Taking Covid (still) hurts: twice as likely to die and 3 times more likely to end up in hospital in the following 6 months. Study on a group of US veterans. The vaccine also protects against reinfection
The repeated infections from SARS-CoV-2 viruses can increase the risk of serious health problems (organ failure) and of death; in addition, each additional infection increases this risk. According to a US study conducted by the Department of Medicine at the Washington University School of Medicine of St. Louis, recently Published on nature medicine
A large body of research had previously shown that the first SARS-CoV-2 infection was associated with an increased risk of death and sequelae to lung and other organ damage. However, many people around the world are experiencing repeated SARS-CoV-2 infections (reinfections). The objective of the analysis of the team of scientists was to examine the health risks deriving from repeated Covid infectionseither within the first 30 days of contracting the virus, or up to six months after the infection. Adverse outcomes, as they were called in the research, included: all-cause mortality, hospitalization, having at least one sequelae (late effect), and organ system disorders (cardiovascular, coagulation, and hematologic disorders, diabetes, fatigue, gastrointestinal disorders, kidney, mental health, musculoskeletal, neurological, and pulmonary).
For the analysis, the scientists used the Department of Children’s Affairs health database United States Veterans (the largest integrated health care system): 5.8 million anonymous medical records.
5,334,729 participants were without any record of SARS-CoV-2 infection and were part of the control group. 443,588 participants had only one recorded Covid infection, therefore no reinfection, and 40,947 participants had had reinfections: 37,997 (92.8%) 2 two Covid infections, 2,572 (6.3%) 3 infections and 378 (0.9% ) four or more infections.
The study showed that people with multiple reinfections from Covid they have twice as likely to die and 3 times more likely to be hospitalized in hospital compared to those without reinfections (see Image 1 above). Not only that: compared to patients infected with the virus only once, individuals with repeated infections are 3 and a half times more likely to develop respiratory system diseases, 3 times more likely to get heart disease and 1.6 times more likely to experience brain pathologies.
Subgroup analyzes by vaccination status prior to reinfection (no vaccination, one vaccination, or two or more vaccinations) showed that the reinfection (versus no reinfection) still associated with a higher risk of all-cause mortality, hospitalization, and at least one sequela regardless of vaccination status (see Image 2 below)
. The apparent lack of correlation with vaccination is surprising – comments al Health Courier Mario Clerici, immunologist at the State University of Milan -. The question to ask which vaccine they made and which variants they came into contact with, presumably different over time, and this could change the relationship between risk and vaccination.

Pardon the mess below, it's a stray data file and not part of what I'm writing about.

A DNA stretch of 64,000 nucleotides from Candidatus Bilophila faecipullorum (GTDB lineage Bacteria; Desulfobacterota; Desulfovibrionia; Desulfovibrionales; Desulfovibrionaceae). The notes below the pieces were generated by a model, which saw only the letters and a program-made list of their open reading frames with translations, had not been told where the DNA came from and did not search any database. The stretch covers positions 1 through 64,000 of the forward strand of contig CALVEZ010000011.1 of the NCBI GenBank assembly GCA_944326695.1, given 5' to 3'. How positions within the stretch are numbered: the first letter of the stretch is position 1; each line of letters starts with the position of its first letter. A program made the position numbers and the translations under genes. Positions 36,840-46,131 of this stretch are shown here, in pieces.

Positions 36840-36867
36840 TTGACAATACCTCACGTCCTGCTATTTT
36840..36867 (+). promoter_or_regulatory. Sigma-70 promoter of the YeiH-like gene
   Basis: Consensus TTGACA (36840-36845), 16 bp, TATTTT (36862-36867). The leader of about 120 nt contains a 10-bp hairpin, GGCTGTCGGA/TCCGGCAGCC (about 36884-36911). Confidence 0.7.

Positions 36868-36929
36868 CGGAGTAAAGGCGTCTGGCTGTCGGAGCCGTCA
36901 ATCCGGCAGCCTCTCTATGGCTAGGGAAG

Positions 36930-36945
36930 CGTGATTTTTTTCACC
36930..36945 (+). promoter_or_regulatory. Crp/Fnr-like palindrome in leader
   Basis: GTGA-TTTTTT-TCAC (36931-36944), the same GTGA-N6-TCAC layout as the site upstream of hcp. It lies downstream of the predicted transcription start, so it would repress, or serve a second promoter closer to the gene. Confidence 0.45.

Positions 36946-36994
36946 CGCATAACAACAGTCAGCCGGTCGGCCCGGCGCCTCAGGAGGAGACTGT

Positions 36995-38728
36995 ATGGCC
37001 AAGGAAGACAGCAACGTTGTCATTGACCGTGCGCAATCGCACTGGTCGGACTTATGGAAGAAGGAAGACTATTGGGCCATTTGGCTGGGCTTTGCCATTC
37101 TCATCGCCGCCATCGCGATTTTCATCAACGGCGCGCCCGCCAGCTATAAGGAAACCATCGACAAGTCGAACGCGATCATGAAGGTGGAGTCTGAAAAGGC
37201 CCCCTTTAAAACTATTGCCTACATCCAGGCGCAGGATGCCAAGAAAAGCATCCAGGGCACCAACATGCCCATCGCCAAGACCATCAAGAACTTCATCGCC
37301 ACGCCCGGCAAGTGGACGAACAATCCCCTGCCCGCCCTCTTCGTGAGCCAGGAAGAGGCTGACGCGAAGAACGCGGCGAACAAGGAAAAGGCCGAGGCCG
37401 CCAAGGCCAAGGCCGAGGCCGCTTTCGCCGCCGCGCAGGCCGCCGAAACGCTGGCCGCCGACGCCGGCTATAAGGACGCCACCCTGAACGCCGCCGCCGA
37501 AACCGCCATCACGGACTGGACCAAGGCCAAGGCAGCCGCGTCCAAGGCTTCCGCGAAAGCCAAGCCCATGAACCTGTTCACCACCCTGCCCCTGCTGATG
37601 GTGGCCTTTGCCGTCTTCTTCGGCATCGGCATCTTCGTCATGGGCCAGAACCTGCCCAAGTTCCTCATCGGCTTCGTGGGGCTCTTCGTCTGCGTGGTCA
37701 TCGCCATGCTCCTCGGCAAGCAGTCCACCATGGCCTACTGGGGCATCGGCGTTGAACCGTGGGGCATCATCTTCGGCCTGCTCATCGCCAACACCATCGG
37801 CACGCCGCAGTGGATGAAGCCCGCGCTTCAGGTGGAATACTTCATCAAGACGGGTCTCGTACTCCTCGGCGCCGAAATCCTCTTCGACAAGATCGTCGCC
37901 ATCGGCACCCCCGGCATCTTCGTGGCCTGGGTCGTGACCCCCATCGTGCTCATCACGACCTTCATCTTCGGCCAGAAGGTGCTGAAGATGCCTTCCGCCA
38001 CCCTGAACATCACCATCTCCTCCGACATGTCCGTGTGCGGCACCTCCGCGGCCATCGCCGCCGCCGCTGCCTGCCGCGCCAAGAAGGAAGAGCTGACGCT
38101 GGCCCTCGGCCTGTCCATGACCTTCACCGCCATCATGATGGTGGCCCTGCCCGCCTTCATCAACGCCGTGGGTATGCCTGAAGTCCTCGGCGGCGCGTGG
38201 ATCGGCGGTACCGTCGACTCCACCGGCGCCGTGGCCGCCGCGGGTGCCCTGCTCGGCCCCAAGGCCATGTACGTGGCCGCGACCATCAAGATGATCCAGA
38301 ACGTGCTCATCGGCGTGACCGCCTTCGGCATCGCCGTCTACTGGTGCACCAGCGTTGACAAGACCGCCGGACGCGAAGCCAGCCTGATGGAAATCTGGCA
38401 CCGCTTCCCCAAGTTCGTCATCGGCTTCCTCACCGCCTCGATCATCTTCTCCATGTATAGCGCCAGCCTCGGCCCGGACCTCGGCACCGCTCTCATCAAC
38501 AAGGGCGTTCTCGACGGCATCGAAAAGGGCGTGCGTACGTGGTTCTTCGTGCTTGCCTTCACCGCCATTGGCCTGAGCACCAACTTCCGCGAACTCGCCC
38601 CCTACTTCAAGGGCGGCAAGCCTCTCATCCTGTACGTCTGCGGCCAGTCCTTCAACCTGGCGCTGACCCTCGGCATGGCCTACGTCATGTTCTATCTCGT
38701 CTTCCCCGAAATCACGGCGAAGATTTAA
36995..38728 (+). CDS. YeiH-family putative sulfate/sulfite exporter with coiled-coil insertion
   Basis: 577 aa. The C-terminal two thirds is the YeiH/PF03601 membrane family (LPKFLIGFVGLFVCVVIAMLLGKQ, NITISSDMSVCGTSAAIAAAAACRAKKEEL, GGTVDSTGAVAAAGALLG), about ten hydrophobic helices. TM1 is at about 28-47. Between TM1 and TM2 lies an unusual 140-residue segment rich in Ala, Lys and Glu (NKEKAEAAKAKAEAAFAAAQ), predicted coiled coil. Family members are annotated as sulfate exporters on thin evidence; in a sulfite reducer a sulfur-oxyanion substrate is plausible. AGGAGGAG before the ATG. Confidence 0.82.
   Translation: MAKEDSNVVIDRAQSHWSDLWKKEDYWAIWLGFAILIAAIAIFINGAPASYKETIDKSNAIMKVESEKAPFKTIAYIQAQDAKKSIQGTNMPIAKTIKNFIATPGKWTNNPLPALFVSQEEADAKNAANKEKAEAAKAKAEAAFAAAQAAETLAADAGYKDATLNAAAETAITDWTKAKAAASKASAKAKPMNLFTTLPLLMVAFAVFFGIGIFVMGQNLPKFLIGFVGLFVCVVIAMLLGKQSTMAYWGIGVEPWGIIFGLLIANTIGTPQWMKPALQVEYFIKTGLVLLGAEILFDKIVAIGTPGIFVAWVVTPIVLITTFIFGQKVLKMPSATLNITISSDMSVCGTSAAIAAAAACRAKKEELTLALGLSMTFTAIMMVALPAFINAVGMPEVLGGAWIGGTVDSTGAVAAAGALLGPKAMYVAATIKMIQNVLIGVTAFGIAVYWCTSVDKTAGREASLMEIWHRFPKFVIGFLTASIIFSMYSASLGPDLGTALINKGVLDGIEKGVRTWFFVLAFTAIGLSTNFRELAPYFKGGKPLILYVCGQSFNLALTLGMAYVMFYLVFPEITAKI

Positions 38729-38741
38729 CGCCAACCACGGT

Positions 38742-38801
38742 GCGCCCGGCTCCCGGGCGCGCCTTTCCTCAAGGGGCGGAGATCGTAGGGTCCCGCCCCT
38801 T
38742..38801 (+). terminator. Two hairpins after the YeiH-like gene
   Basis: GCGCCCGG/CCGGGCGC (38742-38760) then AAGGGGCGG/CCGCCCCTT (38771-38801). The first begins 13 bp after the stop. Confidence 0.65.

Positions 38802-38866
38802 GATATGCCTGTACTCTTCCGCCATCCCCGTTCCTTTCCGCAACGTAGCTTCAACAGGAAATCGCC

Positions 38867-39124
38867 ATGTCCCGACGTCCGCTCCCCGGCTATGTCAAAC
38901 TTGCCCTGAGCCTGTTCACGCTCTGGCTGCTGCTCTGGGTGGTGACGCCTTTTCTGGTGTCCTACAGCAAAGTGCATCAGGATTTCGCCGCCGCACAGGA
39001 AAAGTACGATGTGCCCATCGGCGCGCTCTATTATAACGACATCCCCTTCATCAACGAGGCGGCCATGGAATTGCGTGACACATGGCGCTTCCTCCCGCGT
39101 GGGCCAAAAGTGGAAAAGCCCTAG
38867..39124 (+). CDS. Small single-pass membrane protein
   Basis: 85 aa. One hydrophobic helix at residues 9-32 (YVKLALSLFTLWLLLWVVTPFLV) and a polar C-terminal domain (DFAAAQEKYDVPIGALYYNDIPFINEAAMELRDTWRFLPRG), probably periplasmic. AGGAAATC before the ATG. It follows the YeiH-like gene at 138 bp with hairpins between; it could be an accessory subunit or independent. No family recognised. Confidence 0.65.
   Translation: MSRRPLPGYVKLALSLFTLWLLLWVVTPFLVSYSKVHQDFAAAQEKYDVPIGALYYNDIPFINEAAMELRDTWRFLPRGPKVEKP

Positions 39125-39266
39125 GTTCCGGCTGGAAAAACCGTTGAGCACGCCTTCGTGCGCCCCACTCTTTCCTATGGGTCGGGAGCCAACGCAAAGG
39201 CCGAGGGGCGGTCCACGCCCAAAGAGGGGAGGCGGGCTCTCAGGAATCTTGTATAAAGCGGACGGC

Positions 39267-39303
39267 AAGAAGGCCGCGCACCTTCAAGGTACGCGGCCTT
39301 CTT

With respect to the time duration of the risk, the researchers examined whether this increased only in the acute and post-acute phases of reinfection or even later (up to six months): the risk gradually diminished over time, but remained quite evident even at 6 months from reinfection (see Image 3 below).
Weak point of the study, which remains equally valid and very indicative, is the population of Veterans affairs, composed mostly of elderly and males (but with a percentage of 10.3% women and 12% of subjects under 38.8 years old): the compromised health as a consequence of the first infection could have led to an increase in risk of health problems after reinfection. The cohort is burdened by a high prevalence of comorbidities (veteran cohorts usually include people with more than one chronic disease, as confirmed by the study) – says Clerici -. Moreover, it is generally not surprising that multiple episodes of infection increase the danger and severity of the disease: the cumulative effect can become deleterious, because each infection weakens us a little, especially if we are old and sick: the damage accumulates. Surely, without vaccinations, multiple reinfections would have killed many, many more people.
Prevention of SARS-CoV-2 infection and re-infection should continue to be the focus of public health policy, study coordinator Ziyad Al-Aly said in closing comments. That’s why it remains important continue to protect yourself (and to protect others) with masks and other measures when one feels at risk (a personal choice of responsibility, given that the obligations have ceased) and it would be appropriate to continue to do the vaccination recalls, because vaccines also limit transmission and protect against reinfection.
the conclusion also reached by a Danish study just published in the magazine Plos Medicines
conducted by a team from the Statens Serum Institut: among people with previous Covid infections, vaccination offered up to 94% protection against reinfection during the Delta period and 60% during the Omicron period, with a shield effect which lasted up to 9 months. The results indicate that vaccination conferred additional protection to that of immunity given by the infection during all three waves fueled by the Alfa, Delta and Omicron variants, as highlighted by the Danish scientists.
November 24, 2022 (change November 24, 2022 | 10:05 am)
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Covid re-infection: increase the risk of death and future health problems. And every contagion is worse
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